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Mark 5:35

ESV While he was still speaking, there came from the ruler 's house some who said, "Your daughter is dead. Why trouble the Teacher any further?"
NIV While Jesus was still speaking, some people came from the house of Jairus, the synagogue leader. "Your daughter is dead," they said. "Why bother the teacher anymore?"
NASB While He was still speaking, people *came from the house of the synagogue official, saying, 'Your daughter has died; why bother the Teacher further?'
CSB While he was still speaking, people came from the synagogue leader’s house and said, "Your daughter is dead. Why bother the teacher anymore?"
NLT While he was still speaking to her, messengers arrived from the home of Jairus, the leader of the synagogue. They told him, 'Your daughter is dead. There’s no use troubling the Teacher now.'
KJV While he yet spake, there came from the ruler of the synagogue's house certain which said, Thy daughter is dead: why troublest thou the Master any further?
NKJV While He was still speaking, some came from the ruler of the synagogue’s house who said, “Your daughter is dead. Why trouble the Teacher any further?”

What does Mark 5:35 mean?

Jairus, a synagogue leader, has asked Jesus to heal his deathly-ill daughter. On His way to Jairus' house, Jesus heals a woman with an issue of blood, stopping the crowd to identify her (Mark 5:21–34). It is while He is speaking to the woman that Jairus learns that his daughter has died.

"Ruler of the synagogue" is taken from the Greek root word archisunagogos. Synagogues did not function like traditional Christian churches. Instead of pastors preaching every week, chosen men stand and read from the Torah, then explain what the passage means. Jairus is one of the supervisors who choose the readers and teachers and make sure the interpretation is accurate and in accordance with tradition. He very well may have been the one who allowed Jesus to teach in Mark 1:21–28.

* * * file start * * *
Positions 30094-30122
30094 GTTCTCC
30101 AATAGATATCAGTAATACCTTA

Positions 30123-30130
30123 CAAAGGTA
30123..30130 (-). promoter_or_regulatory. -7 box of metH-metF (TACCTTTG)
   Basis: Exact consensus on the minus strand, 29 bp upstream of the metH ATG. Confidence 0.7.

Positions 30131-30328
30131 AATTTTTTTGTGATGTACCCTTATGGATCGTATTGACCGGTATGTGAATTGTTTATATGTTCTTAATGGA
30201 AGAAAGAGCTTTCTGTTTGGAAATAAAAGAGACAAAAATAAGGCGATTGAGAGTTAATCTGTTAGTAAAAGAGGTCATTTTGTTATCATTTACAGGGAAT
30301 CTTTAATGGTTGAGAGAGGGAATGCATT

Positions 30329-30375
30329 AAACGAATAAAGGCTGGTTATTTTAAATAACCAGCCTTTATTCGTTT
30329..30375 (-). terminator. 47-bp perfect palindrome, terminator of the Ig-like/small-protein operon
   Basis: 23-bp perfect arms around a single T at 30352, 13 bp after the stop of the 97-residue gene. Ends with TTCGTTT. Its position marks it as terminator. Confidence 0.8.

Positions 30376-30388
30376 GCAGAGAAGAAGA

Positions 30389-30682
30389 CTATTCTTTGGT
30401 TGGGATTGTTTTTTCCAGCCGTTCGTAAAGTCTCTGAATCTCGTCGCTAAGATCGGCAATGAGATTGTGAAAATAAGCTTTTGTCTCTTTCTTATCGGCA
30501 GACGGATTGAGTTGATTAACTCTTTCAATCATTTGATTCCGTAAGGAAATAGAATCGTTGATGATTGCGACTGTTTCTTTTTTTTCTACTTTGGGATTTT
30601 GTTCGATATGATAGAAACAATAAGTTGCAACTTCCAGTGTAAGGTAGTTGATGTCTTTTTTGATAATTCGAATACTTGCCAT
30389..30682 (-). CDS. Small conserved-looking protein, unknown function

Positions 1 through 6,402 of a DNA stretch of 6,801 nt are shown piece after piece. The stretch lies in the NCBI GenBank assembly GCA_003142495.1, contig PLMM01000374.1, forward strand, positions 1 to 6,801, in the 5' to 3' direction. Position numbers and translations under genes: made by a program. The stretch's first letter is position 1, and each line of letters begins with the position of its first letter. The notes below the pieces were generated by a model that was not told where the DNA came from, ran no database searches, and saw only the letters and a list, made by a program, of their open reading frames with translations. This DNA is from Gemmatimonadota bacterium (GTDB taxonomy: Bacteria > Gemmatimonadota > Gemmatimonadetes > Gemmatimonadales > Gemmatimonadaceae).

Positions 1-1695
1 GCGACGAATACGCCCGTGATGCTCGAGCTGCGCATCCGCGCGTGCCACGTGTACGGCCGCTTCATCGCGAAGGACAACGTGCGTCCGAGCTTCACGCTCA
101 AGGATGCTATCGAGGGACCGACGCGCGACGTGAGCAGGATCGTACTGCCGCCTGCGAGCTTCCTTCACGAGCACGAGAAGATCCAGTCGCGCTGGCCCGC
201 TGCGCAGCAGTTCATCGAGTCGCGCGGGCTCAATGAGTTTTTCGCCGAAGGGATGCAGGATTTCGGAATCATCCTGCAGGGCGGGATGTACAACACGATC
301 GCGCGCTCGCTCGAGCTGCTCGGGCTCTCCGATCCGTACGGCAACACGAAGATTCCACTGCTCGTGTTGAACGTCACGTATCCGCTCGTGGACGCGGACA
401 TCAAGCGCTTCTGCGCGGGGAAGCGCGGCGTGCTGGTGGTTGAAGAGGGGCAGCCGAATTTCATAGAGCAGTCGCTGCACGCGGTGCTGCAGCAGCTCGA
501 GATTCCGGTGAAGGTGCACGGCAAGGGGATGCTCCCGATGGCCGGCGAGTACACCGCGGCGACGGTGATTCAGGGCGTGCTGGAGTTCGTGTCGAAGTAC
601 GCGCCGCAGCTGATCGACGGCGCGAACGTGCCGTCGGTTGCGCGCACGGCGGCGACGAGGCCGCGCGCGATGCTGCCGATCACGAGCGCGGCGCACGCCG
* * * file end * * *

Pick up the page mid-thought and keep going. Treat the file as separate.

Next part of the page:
Jairus shows respect for Jesus. The person from his household calls Jesus "teacher" which comes from the Greek root word diadaskalos. The title can mean any teacher, but usually refers to an instructor of the Jewish religion. It infers the respect of the word "master" and equates to the Hebrew "rabbi."

There is some confusion regarding when Jairus knows his daughter was dead. In Matthew 9:18, he appears to tell Jesus his daughter had just died, before the woman with an issue of blood had touched Jesus. Here, Jairus doesn't appear to know until after that interaction. It is possible that Matthew wasn't close enough to hear when Jairus first approached Jesus, due to the crowd, and inferred what he said by the professional mourners he saw when they reached Jairus' house.

Another possibility has to do with the fact that biblical scholars suspect Peter gave Mark the information for his Gospel. Unlike Matthew, Peter follows Jesus into Jairus' house and on to the little girl's room. He hears Jesus downplay the girl's condition, treating her death as a temporary condition, and not acknowledging the beliefs of the members of Jairus' household who are convinced the girl is gone and Jesus is a fraud.

A third possibility is that Jairus first told Jesus his daughter is ill, and then his servant announced she is dead early on in Jesus' conversation with the woman. Matthew may have attributed the words of the servant to his master, which was common at that time.
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